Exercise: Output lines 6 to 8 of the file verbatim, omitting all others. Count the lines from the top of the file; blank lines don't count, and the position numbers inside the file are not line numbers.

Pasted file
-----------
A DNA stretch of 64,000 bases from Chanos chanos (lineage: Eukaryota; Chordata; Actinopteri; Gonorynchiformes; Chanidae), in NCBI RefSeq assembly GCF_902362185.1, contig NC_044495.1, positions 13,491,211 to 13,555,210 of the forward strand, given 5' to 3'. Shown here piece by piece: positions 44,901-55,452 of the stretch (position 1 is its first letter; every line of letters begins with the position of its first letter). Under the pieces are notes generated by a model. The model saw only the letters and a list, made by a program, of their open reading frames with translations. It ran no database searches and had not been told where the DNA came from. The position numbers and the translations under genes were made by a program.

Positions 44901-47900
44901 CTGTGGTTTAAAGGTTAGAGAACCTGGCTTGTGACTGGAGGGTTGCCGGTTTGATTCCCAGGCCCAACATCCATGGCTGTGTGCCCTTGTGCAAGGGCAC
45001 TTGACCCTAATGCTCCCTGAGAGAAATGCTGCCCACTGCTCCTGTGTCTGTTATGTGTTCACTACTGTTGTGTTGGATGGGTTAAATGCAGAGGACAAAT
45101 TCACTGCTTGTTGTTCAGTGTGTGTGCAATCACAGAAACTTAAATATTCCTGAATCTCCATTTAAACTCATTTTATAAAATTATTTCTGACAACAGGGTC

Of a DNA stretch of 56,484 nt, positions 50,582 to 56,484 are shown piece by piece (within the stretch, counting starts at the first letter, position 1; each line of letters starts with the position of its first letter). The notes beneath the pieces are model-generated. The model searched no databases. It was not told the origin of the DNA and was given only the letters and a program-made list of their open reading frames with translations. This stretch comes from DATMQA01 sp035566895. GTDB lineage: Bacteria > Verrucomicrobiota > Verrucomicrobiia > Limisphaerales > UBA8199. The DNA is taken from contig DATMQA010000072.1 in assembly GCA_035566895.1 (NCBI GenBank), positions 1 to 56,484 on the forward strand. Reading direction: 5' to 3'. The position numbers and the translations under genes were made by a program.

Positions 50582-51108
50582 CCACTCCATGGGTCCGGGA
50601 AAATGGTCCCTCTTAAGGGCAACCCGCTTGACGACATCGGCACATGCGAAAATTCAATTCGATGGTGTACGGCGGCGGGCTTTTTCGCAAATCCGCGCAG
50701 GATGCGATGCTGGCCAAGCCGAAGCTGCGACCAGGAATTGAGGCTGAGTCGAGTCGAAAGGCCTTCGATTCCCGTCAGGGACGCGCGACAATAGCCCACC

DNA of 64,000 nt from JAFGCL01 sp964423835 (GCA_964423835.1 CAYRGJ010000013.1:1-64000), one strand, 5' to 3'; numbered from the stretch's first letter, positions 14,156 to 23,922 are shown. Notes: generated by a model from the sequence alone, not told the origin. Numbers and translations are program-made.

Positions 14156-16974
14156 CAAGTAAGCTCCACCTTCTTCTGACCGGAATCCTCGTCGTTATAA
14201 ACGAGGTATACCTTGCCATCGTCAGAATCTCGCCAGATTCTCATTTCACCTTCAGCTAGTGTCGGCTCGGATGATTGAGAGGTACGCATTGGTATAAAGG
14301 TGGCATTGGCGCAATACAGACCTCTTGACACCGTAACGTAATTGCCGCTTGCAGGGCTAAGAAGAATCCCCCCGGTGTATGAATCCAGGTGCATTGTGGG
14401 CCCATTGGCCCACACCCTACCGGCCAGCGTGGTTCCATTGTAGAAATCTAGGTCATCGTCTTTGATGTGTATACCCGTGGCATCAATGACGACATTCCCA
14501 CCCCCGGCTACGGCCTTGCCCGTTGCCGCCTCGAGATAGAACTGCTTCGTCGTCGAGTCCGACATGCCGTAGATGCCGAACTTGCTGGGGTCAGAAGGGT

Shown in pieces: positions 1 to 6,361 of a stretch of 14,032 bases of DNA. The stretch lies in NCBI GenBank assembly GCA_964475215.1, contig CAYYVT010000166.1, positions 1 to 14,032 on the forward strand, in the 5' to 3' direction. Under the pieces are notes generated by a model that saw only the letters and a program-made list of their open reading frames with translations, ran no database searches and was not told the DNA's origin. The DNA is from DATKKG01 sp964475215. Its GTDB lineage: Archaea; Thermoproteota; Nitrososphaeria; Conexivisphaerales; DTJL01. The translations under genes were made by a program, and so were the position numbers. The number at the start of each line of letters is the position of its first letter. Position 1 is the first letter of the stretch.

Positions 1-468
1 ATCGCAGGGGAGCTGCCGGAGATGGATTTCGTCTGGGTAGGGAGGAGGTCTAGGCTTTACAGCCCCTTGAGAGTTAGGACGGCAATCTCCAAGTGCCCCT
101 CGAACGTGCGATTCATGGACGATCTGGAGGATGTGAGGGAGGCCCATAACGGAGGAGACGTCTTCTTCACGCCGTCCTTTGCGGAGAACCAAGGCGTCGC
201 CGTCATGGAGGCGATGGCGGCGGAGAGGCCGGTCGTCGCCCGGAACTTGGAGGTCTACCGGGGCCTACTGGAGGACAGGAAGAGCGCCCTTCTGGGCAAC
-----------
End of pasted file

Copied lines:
Of a DNA stretch of 56,484 nt, positions 50,582 to 56,484 are shown piece by piece (within the stretch, counting starts at the first letter, position 1; each line of letters starts with the position of its first letter). The notes beneath the pieces are model-generated. The model searched no databases. It was not told the origin of the DNA and was given only the letters and a program-made list of their open reading frames with translations. This stretch comes from DATMQA01 sp035566895. GTDB lineage: Bacteria > Verrucomicrobiota > Verrucomicrobiia > Limisphaerales > UBA8199. The DNA is taken from contig DATMQA010000072.1 in assembly GCA_035566895.1 (NCBI GenBank), positions 1 to 56,484 on the forward strand. Reading direction: 5' to 3'. The position numbers and the translations under genes were made by a program.

Positions 50582-51108
50582 CCACTCCATGGGTCCGGGA